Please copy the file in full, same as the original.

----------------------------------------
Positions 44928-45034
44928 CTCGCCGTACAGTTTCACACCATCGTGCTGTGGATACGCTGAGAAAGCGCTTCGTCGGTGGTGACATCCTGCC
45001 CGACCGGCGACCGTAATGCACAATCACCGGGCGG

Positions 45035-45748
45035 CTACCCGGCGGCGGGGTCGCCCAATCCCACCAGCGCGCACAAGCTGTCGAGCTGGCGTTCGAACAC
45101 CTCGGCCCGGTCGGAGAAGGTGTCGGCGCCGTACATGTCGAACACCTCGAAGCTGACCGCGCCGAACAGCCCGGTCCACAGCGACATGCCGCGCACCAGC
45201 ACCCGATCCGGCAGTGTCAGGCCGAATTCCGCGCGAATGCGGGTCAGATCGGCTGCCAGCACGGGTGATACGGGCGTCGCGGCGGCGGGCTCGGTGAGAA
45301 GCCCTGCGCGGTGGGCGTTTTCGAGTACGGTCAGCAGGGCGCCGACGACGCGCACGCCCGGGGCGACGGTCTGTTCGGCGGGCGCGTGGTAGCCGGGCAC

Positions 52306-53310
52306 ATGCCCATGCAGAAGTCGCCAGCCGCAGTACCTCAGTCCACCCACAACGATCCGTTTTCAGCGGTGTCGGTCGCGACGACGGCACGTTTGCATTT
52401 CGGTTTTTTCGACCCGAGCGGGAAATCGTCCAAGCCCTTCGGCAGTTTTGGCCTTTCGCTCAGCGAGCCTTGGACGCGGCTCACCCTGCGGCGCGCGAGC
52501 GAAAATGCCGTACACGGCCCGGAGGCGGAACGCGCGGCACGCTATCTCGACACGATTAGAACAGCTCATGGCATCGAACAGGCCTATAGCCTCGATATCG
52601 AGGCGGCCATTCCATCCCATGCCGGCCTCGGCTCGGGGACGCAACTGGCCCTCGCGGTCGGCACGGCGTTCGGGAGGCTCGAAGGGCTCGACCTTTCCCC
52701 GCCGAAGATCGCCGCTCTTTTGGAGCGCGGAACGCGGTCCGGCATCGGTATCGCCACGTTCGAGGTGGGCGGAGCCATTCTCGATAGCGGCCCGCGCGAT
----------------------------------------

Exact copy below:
Positions 44928-45034
44928 CTCGCCGTACAGTTTCACACCATCGTGCTGTGGATACGCTGAGAAAGCGCTTCGTCGGTGGTGACATCCTGCC
45001 CGACCGGCGACCGTAATGCACAATCACCGGGCGG

Positions 45035-45748
45035 CTACCCGGCGGCGGGGTCGCCCAATCCCACCAGCGCGCACAAGCTGTCGAGCTGGCGTTCGAACAC
45101 CTCGGCCCGGTCGGAGAAGGTGTCGGCGCCGTACATGTCGAACACCTCGAAGCTGACCGCGCCGAACAGCCCGGTCCACAGCGACATGCCGCGCACCAGC
45201 ACCCGATCCGGCAGTGTCAGGCCGAATTCCGCGCGAATGCGGGTCAGATCGGCTGCCAGCACGGGTGATACGGGCGTCGCGGCGGCGGGCTCGGTGAGAA
45301 GCCCTGCGCGGTGGGCGTTTTCGAGTACGGTCAGCAGGGCGCCGACGACGCGCACGCCCGGGGCGACGGTCTGTTCGGCGGGCGCGTGGTAGCCGGGCAC

Positions 52306-53310
52306 ATGCCCATGCAGAAGTCGCCAGCCGCAGTACCTCAGTCCACCCACAACGATCCGTTTTCAGCGGTGTCGGTCGCGACGACGGCACGTTTGCATTT
52401 CGGTTTTTTCGACCCGAGCGGGAAATCGTCCAAGCCCTTCGGCAGTTTTGGCCTTTCGCTCAGCGAGCCTTGGACGCGGCTCACCCTGCGGCGCGCGAGC
52501 GAAAATGCCGTACACGGCCCGGAGGCGGAACGCGCGGCACGCTATCTCGACACGATTAGAACAGCTCATGGCATCGAACAGGCCTATAGCCTCGATATCG
52601 AGGCGGCCATTCCATCCCATGCCGGCCTCGGCTCGGGGACGCAACTGGCCCTCGCGGTCGGCACGGCGTTCGGGAGGCTCGAAGGGCTCGACCTTTCCCC
52701 GCCGAAGATCGCCGCTCTTTTGGAGCGCGGAACGCGGTCCGGCATCGGTATCGCCACGTTCGAGGTGGGCGGAGCCATTCTCGATAGCGGCCCGCGCGAT